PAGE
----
We must say "Yes, this time there is a chance it will happen," and repeat it like a mantra, like the multiplication table our teacher asked that we remember by heart. "We deserve to live in peace with our neighbors." We must repeat these words with the same conviction in which we commit ourselves to making money, raising our children and saving up for retirement.
The peace talks went out of fashion, but just like the social protest and the new politics, they will make a glorious comeback: Israeli society of 2013 has learned so many things since the last time true diplomatic negotiations were held. While the public is poorer and more religious, it is also open and technological.
The public lives on Facebook and feels totally at home there. It is also using the social network wisely and is talking freely about its leaders. The public is very much aware – and is also learning from our neighbors – of how significant the voice of the masses is. More and more people in Israel understand today that war is bad and peace is good. You don't have to be an analyst to understand that peace is good for business, but some politicians who support the settlement enterprise need to be reminded how easy it was to make millions in an exit during times of peace and how difficult it will be to continue doing business in times of war.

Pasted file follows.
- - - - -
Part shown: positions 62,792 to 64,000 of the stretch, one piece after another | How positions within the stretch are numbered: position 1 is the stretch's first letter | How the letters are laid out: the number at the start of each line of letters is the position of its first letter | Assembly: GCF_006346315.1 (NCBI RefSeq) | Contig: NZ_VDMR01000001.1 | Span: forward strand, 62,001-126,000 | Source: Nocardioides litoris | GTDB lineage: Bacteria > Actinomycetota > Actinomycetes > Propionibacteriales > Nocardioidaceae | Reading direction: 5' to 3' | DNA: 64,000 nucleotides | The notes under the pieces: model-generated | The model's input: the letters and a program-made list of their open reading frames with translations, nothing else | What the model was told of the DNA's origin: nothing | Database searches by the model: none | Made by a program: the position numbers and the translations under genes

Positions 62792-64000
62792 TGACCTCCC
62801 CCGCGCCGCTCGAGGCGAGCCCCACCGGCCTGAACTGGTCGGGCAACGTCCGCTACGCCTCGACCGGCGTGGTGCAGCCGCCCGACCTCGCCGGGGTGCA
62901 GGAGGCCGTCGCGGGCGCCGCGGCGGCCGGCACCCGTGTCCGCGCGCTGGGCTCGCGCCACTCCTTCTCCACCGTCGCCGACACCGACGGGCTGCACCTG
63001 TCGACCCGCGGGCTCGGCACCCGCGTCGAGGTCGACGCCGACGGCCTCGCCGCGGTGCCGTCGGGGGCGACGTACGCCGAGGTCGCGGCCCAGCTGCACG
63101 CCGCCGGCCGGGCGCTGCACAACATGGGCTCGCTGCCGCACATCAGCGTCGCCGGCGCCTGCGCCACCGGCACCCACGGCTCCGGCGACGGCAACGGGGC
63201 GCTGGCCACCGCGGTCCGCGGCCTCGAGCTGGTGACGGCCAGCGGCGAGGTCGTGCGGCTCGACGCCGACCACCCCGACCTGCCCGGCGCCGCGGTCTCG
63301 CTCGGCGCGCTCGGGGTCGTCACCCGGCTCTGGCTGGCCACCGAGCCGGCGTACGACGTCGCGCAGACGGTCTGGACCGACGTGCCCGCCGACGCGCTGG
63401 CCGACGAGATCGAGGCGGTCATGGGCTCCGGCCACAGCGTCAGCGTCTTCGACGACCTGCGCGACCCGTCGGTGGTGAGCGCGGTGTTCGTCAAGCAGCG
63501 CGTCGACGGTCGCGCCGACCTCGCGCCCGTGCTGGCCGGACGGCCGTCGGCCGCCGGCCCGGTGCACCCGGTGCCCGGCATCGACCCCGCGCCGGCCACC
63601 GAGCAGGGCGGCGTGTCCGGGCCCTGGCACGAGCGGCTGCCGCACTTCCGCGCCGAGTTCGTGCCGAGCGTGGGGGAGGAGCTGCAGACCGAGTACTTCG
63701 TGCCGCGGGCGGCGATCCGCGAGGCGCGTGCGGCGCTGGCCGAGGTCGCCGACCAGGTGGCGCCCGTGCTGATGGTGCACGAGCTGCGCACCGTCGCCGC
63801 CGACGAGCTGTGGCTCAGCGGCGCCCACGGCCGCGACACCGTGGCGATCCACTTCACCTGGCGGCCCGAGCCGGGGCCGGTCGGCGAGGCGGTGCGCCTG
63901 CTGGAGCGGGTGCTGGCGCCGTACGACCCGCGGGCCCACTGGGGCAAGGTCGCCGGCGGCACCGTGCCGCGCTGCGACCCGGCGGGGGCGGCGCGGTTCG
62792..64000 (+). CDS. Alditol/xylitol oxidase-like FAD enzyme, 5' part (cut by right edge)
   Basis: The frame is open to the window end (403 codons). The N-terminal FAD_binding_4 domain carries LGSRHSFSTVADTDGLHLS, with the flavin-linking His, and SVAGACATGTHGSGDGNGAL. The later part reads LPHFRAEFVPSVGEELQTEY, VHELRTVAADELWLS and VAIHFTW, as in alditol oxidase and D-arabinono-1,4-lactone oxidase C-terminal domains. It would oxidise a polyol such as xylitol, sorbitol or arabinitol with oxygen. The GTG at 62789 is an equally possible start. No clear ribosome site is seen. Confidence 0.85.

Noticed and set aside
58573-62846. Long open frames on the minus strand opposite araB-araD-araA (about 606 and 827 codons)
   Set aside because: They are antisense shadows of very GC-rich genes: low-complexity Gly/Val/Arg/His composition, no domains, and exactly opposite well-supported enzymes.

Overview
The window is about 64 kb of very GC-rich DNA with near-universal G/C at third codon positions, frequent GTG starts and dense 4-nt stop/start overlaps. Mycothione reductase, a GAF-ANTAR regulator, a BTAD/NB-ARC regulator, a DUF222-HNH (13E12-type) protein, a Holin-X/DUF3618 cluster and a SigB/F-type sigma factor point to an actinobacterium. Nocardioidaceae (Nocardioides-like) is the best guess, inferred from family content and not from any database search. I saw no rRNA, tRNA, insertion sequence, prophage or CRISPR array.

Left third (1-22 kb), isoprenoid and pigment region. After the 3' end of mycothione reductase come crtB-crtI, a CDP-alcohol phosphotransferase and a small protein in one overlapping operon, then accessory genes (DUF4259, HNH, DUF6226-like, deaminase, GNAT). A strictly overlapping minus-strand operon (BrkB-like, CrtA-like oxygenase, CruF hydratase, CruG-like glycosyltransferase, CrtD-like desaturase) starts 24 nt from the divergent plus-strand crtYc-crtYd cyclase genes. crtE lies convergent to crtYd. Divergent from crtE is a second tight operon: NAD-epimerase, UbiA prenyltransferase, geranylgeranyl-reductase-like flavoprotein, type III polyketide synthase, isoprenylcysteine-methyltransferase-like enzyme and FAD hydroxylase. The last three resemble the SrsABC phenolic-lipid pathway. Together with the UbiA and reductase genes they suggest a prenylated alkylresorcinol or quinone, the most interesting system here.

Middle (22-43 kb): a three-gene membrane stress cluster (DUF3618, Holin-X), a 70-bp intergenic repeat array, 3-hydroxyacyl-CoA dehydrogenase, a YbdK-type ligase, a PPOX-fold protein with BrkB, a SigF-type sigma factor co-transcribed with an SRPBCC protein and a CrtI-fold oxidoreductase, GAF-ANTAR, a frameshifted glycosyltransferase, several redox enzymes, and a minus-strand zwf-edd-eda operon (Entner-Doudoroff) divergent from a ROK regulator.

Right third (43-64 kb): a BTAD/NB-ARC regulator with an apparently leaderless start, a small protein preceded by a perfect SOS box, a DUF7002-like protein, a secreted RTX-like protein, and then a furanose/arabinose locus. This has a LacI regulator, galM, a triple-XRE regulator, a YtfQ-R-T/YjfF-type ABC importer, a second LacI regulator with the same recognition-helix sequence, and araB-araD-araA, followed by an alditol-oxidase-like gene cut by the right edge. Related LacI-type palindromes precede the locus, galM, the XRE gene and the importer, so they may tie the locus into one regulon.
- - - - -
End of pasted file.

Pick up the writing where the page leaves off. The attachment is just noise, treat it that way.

We do not have many options, and Netanyahu also realizes now that the ball is in his hands. He realizes that the European boycott further isolates from the rest of the world and pushes us into dark corners.
The talks carry with them a fresh spirit because they offer the last escape route from the snowball we have found ourselves in and also because the current pressure on us is greater than in the past.
It's a good thing you came, Kerry. People say that in life everything is about timing and a little luck. This time, the timing is the fruit of the efforts we have made over the past few years. Maybe you'll bring the luck.